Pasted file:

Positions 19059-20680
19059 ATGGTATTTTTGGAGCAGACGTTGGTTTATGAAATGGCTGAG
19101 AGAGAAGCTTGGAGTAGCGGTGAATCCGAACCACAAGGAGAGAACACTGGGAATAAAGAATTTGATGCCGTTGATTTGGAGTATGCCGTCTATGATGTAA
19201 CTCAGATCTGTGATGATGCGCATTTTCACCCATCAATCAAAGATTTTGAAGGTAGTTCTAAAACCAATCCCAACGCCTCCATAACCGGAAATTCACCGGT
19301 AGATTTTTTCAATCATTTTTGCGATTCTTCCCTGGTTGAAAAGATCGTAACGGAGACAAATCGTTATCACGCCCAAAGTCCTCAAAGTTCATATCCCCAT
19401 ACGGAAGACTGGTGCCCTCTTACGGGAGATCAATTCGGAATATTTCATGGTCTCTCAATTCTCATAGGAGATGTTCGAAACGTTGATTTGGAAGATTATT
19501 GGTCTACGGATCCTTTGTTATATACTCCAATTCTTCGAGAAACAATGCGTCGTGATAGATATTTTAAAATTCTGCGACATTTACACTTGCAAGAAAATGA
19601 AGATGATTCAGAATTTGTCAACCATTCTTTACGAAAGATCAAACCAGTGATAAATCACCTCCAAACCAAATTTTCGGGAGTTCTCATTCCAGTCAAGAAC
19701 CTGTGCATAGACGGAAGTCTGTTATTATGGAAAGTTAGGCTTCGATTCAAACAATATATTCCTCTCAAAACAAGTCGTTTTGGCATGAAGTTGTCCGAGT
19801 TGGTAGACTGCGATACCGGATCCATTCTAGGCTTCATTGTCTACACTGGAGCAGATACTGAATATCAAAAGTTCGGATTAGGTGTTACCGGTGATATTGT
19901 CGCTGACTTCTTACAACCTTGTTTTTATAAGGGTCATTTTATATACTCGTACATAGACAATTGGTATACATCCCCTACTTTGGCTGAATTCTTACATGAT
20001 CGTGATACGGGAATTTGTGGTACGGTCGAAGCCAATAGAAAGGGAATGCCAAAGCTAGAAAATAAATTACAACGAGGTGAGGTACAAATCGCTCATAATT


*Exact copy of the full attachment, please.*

Positions 19059-20680
19059 ATGGTATTTTTGGAGCAGACGTTGGTTTATGAAATGGCTGAG
19101 AGAGAAGCTTGGAGTAGCGGTGAATCCGAACCACAAGGAGAGAACACTGGGAATAAAGAATTTGATGCCGTTGATTTGGAGTATGCCGTCTATGATGTAA
19201 CTCAGATCTGTGATGATGCGCATTTTCACCCATCAATCAAAGATTTTGAAGGTAGTTCTAAAACCAATCCCAACGCCTCCATAACCGGAAATTCACCGGT
19301 AGATTTTTTCAATCATTTTTGCGATTCTTCCCTGGTTGAAAAGATCGTAACGGAGACAAATCGTTATCACGCCCAAAGTCCTCAAAGTTCATATCCCCAT
19401 ACGGAAGACTGGTGCCCTCTTACGGGAGATCAATTCGGAATATTTCATGGTCTCTCAATTCTCATAGGAGATGTTCGAAACGTTGATTTGGAAGATTATT
19501 GGTCTACGGATCCTTTGTTATATACTCCAATTCTTCGAGAAACAATGCGTCGTGATAGATATTTTAAAATTCTGCGACATTTACACTTGCAAGAAAATGA
19601 AGATGATTCAGAATTTGTCAACCATTCTTTACGAAAGATCAAACCAGTGATAAATCACCTCCAAACCAAATTTTCGGGAGTTCTCATTCCAGTCAAGAAC
19701 CTGTGCATAGACGGAAGTCTGTTATTATGGAAAGTTAGGCTTCGATTCAAACAATATATTCCTCTCAAAACAAGTCGTTTTGGCATGAAGTTGTCCGAGT
19801 TGGTAGACTGCGATACCGGATCCATTCTAGGCTTCATTGTCTACACTGGAGCAGATACTGAATATCAAAAGTTCGGATTAGGTGTTACCGGTGATATTGT
19901 CGCTGACTTCTTACAACCTTGTTTTTATAAGGGTCATTTTATATACTCGTACATAGACAATTGGTATACATCCCCTACTTTGGCTGAATTCTTACATGAT
20001 CGTGATACGGGAATTTGTGGTACGGTCGAAGCCAATAGAAAGGGAATGCCAAAGCTAGAAAATAAATTACAACGAGGTGAGGTACAAATCGCTCATAATT